The most important thing to remember about vulnerability disclosure -- regardless of if you believe this personally or not -- is that while disclosing a vulnerability can be a win for your organization, it will hurt others, plain and simple. The justification to release it is that it will hurt people more if you don't disclose it.
Indeed, if not for your efforts, this vulnerability would not have been fixed, and may have been exploited by evil attackers without anyone knowing or used in a mass-exploitation by a worm a year from now. But that does not change the fact that the vendor whose product you found a vulnerability will suffer in having to fix it and in the support costs and from a PR perspective having to respond to criticism.
Then millions of potential users may get compromised because of your disclosure, when criminals use the information to exploit the software now, rather than a year from now.
These are issues you should be ready to address in a statement if asked, and are also why you should insist that your researchers disclose the vulnerability responsibly, with the vendor (as long as the vendor also responds responsibly), rather than try to dissuade them from it so that the timetable can be shortened.
Make sure you have the goods Ask your researchers to examine their work, and to bring in an extra pair of eyes to make sure the vulnerability it real (i.e. exploitable), and that on the flip-side, it is not even more serious than they think (such as a remote exploit versus a denial of service).
Write three press releases One should be a simple email you can send to reporters you work with to interest them in the discovery. The second is an actual press release that you can reference everywhere, and the third a miniature technical paper on the issue.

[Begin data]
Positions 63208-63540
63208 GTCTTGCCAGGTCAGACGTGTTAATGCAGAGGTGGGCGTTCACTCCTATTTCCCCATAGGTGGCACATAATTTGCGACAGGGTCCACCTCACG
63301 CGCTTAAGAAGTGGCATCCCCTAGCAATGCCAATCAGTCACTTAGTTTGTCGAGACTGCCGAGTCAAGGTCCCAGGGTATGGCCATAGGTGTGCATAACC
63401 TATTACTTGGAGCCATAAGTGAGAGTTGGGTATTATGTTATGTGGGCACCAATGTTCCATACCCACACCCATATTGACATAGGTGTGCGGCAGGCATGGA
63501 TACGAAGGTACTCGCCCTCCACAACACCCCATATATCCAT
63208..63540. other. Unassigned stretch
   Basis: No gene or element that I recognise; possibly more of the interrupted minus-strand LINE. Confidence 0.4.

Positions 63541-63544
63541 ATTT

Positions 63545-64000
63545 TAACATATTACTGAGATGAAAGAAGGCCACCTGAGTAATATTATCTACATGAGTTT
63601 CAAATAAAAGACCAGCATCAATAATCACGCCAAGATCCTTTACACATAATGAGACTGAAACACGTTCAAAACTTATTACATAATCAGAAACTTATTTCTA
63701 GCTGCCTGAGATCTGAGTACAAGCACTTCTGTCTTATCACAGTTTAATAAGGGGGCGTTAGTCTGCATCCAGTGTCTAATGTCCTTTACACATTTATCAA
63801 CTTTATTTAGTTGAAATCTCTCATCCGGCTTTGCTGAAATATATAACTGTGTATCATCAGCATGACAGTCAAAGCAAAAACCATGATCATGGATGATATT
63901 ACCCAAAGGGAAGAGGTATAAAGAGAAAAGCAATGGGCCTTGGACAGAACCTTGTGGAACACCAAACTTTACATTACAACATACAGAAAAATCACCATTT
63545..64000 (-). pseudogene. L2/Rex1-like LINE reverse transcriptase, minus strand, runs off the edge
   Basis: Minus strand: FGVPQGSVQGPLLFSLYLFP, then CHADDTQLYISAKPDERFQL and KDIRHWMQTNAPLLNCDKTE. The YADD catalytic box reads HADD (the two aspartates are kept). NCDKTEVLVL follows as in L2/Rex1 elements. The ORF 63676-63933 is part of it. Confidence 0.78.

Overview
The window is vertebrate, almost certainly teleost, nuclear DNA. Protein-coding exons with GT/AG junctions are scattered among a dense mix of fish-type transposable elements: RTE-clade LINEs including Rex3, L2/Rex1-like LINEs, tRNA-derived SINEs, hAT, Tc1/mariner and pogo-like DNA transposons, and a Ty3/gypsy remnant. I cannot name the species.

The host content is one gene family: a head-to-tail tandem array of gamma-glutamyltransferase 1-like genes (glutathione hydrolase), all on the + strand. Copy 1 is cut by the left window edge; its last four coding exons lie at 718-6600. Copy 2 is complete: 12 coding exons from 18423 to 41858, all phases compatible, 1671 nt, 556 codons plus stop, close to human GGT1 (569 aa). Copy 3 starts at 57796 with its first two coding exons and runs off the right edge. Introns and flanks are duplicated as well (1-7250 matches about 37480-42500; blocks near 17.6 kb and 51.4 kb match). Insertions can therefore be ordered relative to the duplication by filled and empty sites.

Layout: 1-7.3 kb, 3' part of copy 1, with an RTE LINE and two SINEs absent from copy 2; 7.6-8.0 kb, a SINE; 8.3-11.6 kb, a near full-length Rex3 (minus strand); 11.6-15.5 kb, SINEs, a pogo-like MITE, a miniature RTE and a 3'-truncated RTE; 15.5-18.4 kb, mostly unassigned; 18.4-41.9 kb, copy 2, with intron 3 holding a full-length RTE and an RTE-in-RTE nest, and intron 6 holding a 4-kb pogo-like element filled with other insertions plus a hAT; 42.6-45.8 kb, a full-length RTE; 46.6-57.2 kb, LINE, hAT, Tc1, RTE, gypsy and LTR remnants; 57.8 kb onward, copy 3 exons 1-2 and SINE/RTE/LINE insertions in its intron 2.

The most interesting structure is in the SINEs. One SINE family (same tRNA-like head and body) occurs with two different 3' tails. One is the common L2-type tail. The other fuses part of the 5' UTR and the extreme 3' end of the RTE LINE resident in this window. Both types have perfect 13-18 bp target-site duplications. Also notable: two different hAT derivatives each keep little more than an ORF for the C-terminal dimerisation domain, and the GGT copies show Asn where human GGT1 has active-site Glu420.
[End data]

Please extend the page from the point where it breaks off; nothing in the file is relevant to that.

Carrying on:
Send the email with a reference the actual press release (a cover letter, if you like) to reporters you work with often.
The technical paper can be referenced in the press release, on your Web site, and on other forums where you publish it. It will be referenced by others who will inevitably write on the topic, as any new released vulnerability is interesting to people inside the industry much more than it is to reporters.
Contact reporters The first question to ask yourself is how urgent is this release. If the vulnerability was discovered by your team due to rigorous research and is not likely that someone else will publish it in the next few months, take your time to do things right.
See if you can locate a journalist who will be interested in the disclosure as a scoop. Preferably, a reporter from a large, popular publication. But there is nothing wrong with working with a smaller, successful tech publication. When one such publication writes on something newsworthy, the rest are likely to pick it up.
Once a large newspaper writes on the subject, others will pick it up and your work is almost done.
If the release is more urgent, work from the bottom up. Contact journalists at tech publications, provide them with the information, and let them do their jobs.
Industry and community releases More important than contacting the press is informing the community.
If you have the time, have your technical team submit a talk on the vulnerability to a large security conference such as Black Hat, Defcon and CCC. These conferences have teams of reporters just waiting for juicy new releases, and may even contact you before the conference as the rumor-mill generates noise.
If the vulnerability is not that significant or time is short, ask for the help of your technical team, and write a short, yet detailed, technical email to be sent to relevant mailing lists (such as Bugtraq and Full-Disclosure). While email formats for such disclosures can be found online, they vary considerably.
It is important that you include: